Willoughby: Nostalgia often avoids the ugly details

Tim Willoughby
Legends & Legacies
Galena Street before the city had resources to upgrade sidewalks, paving and gutters and building owners spruced up their buildings. Willoughby collection

Sheltering in place created a media demand so I filled it watching the 1990s television series Northern Exposure. The setting is a fictional town, Cicely, Alaska but scenes were actually filmed in Roslyn, Washington. The streets and buildings reminded me of Aspen in the 1950s.

Those of my generation, especially those a few years older, have a nostalgic view of Aspen in that decade that avoids the actual details. It was a fantastic place to grow up, a small town but with a growing cosmopolitan character, but it was also a run down town that needed massive repair, rebuilding and higher construction standards.

There are town scenes in the opening of Northern Exposure that are so close to what I viewed daily from my back yard with a mostly empty half-block, an unpainted cinderblock building, and snow cats and old trucks with fading paint that look like they are waiting for repair. I lived in the Cowenhoven Building and behind it was a cinderblock building built by Dale Grant for his plumbing company. When it became Zeke Clymer’s welding shop, trucks and other vehicles were parked waiting for repairs.

The cinderblock building was actually, by the standard at the time, a notable new structure. Any building built in the downtown area had to be fireproof and cinderblock was less expensive than brick. Later some of them were painted, but at that time they stayed their natural grey. Four downtown cinderblock gas station/repair shops were built in that decade along with Mathew’s Drug (now Carl’s).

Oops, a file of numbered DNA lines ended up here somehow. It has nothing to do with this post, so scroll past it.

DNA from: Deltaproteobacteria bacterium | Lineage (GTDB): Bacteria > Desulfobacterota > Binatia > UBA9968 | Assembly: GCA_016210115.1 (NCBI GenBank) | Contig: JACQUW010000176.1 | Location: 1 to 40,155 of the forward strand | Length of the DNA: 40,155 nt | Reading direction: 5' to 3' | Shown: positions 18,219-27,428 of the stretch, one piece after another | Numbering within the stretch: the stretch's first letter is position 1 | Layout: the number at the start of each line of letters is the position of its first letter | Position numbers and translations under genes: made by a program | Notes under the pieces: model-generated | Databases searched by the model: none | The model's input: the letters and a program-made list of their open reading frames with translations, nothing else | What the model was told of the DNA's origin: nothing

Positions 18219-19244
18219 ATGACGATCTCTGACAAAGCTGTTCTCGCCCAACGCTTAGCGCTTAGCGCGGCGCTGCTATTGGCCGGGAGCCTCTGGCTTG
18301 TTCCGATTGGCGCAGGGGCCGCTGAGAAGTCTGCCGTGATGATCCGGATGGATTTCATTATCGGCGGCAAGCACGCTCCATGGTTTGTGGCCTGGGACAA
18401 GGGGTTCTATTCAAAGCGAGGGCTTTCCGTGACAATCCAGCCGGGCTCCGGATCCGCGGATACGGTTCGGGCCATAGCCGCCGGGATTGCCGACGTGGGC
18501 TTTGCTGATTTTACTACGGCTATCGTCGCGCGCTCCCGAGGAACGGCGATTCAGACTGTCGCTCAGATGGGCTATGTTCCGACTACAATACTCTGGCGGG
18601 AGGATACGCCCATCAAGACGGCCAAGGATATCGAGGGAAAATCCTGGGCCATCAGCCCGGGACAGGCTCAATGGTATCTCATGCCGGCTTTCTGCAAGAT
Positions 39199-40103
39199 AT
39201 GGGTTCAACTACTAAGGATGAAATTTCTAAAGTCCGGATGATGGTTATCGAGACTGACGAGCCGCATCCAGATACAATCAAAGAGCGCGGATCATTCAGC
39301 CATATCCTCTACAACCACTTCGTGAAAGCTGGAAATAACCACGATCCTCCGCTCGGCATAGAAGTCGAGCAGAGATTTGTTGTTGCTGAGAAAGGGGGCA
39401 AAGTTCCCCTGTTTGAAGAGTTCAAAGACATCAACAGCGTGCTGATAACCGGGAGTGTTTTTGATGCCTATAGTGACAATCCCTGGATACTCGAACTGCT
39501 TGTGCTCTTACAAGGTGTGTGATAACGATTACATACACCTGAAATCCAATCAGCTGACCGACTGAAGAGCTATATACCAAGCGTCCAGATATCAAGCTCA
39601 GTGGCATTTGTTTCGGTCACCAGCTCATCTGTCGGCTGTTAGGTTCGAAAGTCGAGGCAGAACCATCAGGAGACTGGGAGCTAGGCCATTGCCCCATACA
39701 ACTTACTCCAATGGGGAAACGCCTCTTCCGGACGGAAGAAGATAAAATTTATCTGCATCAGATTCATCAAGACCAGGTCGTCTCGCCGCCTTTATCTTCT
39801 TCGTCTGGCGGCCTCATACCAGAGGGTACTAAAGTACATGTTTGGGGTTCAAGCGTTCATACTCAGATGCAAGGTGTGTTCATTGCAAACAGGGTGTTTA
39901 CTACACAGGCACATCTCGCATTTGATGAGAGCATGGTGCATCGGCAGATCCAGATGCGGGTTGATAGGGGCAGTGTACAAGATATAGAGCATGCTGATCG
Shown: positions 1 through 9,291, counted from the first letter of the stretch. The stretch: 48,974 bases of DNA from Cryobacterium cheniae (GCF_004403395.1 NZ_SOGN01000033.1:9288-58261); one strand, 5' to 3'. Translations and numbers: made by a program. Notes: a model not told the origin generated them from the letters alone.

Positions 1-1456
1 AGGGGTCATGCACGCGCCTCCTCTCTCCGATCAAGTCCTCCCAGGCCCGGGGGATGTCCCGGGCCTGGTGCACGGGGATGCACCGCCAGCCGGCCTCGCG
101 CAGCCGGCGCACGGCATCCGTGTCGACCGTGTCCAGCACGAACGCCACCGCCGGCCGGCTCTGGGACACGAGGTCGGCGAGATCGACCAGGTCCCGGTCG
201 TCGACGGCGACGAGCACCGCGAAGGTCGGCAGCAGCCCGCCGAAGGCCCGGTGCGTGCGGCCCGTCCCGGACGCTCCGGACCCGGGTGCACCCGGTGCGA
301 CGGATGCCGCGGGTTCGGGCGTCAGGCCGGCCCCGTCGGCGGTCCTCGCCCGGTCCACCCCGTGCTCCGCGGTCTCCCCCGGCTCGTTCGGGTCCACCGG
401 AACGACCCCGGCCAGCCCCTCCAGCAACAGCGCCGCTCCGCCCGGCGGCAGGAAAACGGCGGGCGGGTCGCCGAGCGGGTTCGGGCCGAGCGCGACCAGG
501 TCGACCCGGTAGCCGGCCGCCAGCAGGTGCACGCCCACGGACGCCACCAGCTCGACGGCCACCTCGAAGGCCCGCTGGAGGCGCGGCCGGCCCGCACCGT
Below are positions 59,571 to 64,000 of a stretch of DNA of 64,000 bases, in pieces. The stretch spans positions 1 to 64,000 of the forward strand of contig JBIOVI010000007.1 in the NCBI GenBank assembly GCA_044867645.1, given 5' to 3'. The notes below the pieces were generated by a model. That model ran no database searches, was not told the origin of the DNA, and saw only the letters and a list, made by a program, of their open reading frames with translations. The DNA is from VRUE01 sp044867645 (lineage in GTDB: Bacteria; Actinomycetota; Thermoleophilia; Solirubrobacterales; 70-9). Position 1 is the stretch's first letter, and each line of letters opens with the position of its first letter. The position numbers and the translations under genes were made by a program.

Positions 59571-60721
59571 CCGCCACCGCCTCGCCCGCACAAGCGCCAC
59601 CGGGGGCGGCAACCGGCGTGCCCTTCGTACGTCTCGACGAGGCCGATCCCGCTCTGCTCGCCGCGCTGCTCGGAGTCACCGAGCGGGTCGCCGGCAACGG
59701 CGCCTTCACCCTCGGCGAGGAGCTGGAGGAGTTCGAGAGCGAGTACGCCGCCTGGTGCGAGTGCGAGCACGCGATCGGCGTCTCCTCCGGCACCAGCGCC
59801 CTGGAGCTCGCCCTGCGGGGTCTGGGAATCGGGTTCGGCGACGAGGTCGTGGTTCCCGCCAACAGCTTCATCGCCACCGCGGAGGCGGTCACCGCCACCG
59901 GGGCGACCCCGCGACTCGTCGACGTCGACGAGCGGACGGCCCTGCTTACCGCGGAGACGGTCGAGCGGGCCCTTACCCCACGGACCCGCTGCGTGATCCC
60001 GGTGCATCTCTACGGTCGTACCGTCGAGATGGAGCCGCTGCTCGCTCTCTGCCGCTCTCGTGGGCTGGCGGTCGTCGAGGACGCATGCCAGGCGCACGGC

The Northern Exposure street scene also includes another 1950s Aspen look, add-on plumbing and wiring on old commercial buildings. The sides of buildings have protruding wiring and plumbing, fortunately in Aspen most of that was done in the alleys so not as visible, but they still looked haphazard.

Like in Northern Exposure the only Aspen street that was paved was the highway through town. Parking lots were simply empty sections of blocks sometimes with gravel but often just a dirt surface. Very few streets had concrete sidewalks. Snow in the winter was not removed, just plowed to the side into giant snowbanks.

Many buildings and houses had not been painted for years with either faded paint or bare deep-grained wood siding. The painting prep work discouraged coats of paint so they were either left that way or, the new 1950s fad, they were replaced or covered over with aluminum siding.

In Northern Exposure there are weeds growing out of the sides of streets, even in the downtown area. That was true in Aspen as well, the city had enough expense just keeping the drains working. Downtown streets drained into the sewer system built in the early 1890s.

Aspen incomes were not high and businesses were just beginning to break even. I remember being in a family house, one with five children, that had a dirt floor. Maintaining a house and yard was often beyond income levels. Businesses did what they could to spruce up, but major renovations were beyond them.

In Northern Exposure there is a retail store known as Ruth Ann’s where you can buy all basics like groceries. Merchandise is displayed on the shelves without our modern plastic covering/wrapping. That is how it was in Aspen. Stores were referred to by the name of the owner, shelves were stocked with basics and there was no plastic.

Contemporary Aspen bemoans every building season. Enough already! Nearly every existing structure is either replaced or remodeled. That takes capital and there is no shortage of that in Aspen. Locals from the 1950s bemoan the fact that the town no longer looks like it did for them in their youth, even icons like the Crystal Palace are being rebuilt. Constant construction may be noisy and inconvenient, but I do not think anyone would want to go back to the Aspen of the 1950s.

Tim Willoughby’s family story parallels Aspen’s. He began sharing folklore while teaching Aspen Country Day School and Colorado Mountain College. Now a tourist in his native town, he views it with historical perspective. Reach him at